XGBoost uses a forward addition strategy where each time the model adds a decision tree, it learns a new function and its coefficients to fit the residuals of the last step of the prediction. Therefore, using the model at step t as an example, the prediction for the *i*th sample *x*_{i} is as Eq. 5 and the object function of step *t* is as Eq. 6.

Use Taylor expansion to expand the above equation:

Among them, *g*_{i} represents the first derivative of *h*_{i} represents the second derivative of

Therefore, substituting *w*_{j} into the objective function is simplified as:

The above equation simplifies the objective function. It is evident that XGBoost can customize the objective function, use only the first derivative and the second derivative in the calculation process, and obtain the simplified equation. XGBoost parameter selection is significant. Table 1 shows the specific parameter types of the XGBoost algorithm (Zheng et al., 2017; Li K. et al., 2020).

The parameters max_depth and learing_rate will determine the performance of the XGBoost algorithm model.

### 3.2 Hyper-Parameter Principle

Hyper-parameter is the frame parameters in the machine learning model. The hyper-parameters are the number of classes in the clustering method, the number of topics in the topic model, etc. Machine learning algorithms have been widely used in various fields. Its hyper-parameter must be adjusted to adapt the machine learning model to different problems (Zhou et al., 2017; Huang et al., 2021).

In this article, Bayesian hyper-parameter optimization is selected. The goal of network learning is to determine the mapping *y* = *f* (*x*, *θ*), *y* is the output, *x* is the input vector, and the vector determines the size of the mapping. The main idea of Bayesian optimization is adjusting the hyper-parameter of a given model to establish a probability model of the objective function. Using the acquisition function to perform an effective search before selecting the optimal hyper-parameter set and selecting the optimal hyper-parameter set (Wang et al., 2021). Taking the hyper-parameter *θ* in GBRT as a point in the multidimensional space for optimization, the hyper-parameter *θ* that minimizes the loss function value *f*(*θ*) can be found in the set *A* ∈ *X*^{d}, as shown in the following equation:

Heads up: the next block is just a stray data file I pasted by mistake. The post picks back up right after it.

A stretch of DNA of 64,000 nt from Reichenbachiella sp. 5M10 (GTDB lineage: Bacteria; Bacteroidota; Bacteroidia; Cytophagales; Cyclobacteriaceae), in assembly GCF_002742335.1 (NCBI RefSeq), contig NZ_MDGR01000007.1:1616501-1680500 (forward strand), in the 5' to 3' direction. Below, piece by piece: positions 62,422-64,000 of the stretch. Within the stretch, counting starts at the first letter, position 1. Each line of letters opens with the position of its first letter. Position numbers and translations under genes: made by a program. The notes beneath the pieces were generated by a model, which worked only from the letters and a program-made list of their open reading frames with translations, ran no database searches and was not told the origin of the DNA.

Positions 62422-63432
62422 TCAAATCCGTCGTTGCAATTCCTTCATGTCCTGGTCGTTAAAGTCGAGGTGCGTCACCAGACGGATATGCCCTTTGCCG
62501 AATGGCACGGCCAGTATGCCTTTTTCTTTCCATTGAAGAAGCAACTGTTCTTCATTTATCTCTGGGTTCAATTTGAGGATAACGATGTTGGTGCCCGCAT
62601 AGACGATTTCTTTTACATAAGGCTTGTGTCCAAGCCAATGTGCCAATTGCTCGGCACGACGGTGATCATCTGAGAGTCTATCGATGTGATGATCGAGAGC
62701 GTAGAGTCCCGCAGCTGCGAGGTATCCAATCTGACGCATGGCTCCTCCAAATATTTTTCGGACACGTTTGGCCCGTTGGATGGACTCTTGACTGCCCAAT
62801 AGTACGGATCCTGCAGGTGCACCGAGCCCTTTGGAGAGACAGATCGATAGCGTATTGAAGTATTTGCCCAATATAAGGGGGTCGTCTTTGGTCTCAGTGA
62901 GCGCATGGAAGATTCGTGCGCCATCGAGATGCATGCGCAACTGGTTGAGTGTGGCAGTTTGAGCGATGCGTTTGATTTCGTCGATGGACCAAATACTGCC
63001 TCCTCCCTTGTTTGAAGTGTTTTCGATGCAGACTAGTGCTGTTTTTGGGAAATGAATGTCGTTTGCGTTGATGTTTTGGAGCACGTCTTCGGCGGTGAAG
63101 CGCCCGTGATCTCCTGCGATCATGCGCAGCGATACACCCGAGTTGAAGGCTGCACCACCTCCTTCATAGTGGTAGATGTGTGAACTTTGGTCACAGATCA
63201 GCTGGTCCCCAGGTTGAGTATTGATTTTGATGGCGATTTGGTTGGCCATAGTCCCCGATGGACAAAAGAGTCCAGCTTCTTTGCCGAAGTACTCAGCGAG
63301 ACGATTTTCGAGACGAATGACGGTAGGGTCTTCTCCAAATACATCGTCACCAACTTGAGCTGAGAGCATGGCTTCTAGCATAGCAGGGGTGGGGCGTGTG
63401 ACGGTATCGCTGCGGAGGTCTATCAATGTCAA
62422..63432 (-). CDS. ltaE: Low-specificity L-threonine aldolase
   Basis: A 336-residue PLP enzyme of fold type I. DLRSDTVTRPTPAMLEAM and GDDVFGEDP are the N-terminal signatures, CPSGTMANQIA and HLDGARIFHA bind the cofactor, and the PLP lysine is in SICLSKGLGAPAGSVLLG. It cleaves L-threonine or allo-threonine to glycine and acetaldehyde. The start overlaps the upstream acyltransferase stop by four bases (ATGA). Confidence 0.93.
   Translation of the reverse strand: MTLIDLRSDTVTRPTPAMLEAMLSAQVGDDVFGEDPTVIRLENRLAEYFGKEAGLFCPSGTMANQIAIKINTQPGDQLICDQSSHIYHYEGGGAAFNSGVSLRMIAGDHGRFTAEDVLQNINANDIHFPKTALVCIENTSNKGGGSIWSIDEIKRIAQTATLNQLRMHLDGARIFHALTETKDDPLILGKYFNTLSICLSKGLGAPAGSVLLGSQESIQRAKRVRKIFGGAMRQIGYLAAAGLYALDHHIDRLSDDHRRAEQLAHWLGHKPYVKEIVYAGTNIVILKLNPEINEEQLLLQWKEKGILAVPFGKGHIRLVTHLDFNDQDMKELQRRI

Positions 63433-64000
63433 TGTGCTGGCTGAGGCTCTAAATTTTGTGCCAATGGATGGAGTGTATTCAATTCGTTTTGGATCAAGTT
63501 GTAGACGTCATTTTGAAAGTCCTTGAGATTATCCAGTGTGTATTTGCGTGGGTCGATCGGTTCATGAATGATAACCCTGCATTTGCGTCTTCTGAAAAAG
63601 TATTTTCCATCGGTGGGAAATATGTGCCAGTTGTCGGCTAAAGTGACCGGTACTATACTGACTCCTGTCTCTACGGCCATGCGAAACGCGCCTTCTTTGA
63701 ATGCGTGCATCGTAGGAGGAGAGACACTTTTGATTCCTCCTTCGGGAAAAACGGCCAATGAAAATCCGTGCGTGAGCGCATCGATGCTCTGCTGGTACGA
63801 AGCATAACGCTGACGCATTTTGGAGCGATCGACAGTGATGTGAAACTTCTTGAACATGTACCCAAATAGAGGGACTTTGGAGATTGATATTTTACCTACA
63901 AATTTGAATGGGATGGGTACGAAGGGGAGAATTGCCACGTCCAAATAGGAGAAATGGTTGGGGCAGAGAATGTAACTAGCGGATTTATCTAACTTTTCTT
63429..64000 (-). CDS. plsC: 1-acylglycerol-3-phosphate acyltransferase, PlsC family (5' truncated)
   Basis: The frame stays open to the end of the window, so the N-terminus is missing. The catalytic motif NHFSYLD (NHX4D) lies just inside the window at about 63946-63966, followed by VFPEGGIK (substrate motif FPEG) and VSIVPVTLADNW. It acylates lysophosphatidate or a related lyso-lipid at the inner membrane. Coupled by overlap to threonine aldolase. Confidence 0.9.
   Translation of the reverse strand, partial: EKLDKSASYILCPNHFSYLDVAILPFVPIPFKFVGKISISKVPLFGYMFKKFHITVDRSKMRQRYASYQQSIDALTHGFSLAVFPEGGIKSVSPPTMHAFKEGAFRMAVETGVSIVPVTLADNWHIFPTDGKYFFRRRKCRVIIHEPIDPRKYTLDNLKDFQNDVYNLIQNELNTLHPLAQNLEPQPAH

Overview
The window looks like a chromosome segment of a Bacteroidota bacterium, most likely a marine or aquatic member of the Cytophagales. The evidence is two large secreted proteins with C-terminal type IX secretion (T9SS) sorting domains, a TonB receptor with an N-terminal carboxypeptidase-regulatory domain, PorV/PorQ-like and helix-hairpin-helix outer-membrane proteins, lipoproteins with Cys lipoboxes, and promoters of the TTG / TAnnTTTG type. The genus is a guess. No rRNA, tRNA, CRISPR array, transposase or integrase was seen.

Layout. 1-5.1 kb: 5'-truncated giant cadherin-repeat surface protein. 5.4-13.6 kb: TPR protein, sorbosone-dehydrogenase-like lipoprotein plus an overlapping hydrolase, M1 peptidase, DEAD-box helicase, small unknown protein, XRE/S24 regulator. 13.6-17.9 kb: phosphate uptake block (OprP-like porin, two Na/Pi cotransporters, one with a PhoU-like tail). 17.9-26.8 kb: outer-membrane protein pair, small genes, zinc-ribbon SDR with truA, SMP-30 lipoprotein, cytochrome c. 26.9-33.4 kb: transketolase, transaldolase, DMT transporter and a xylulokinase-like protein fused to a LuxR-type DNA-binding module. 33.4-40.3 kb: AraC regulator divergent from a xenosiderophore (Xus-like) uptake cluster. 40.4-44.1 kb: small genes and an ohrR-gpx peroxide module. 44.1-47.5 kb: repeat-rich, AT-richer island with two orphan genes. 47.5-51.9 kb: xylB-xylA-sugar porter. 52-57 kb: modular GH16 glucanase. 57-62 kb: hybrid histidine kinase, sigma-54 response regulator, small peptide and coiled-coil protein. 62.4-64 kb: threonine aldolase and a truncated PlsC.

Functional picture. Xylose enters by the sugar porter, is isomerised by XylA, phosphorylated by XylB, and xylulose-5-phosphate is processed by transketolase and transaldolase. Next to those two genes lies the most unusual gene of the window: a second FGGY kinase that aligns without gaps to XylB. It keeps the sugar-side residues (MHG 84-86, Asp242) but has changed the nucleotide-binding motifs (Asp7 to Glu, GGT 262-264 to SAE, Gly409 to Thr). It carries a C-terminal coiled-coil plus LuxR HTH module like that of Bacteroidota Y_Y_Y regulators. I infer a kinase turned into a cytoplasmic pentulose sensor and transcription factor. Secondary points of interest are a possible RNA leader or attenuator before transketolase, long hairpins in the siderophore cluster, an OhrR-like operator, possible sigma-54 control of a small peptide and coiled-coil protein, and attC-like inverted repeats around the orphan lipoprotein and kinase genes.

There is no prior knowledge about the structure of UNKNOWN, it is assumed that the noise in the observation is:

The Bayesian framework includes two basic options. First, a prior function *p* (*f*|*D*) (called a hypothesis function) must be selected to represent the hypothesis of the function to be optimized. Secondly, the posterior model establishes the acquisition function to determine the next test point.

The Bayesian framework uses hypothesis function *p* (*f*|*D*) to build an objective function model based on the observed data sample *D*. Based on the current *p* (*f*|*D*) model, The model chooses between optimization and development (Kotthoff et al., 2019). The main distinction of the Bayesian optimization model is the difference in surrogate functions, which generally include Tree Parzen Estimator (TPE), Random Forest, and Gaussian Process (Yoo, 2019).

### 3.3 BH-XGBoost Method

In this study, the hyperparameters of the XGBoost are optimized via Bayesian theory for the short-term wind power forecast. Figure 3 shows the workflow of the new method (BH-XGBoost). Before training, define the search space of each hyper-parameters based on XGBoost. The init hyper-parameters values from the search space are chosen randomly for the first iteration.

After the first iteration, the metric results, such as MAE, MSRE, etc., will be input to the hyper-parameters algorithm. The bayesian algorithm integrates the history-measured results and searches space, and outputs each hyper-parameters value. The algorithm will kick off a new iteration while receiving the new hyper-parameters values. The algorithm will stop until the validation error is less than the threshold we set.

## 4 Results and Discussion

### 4.1 Hyper-Parameter Optimization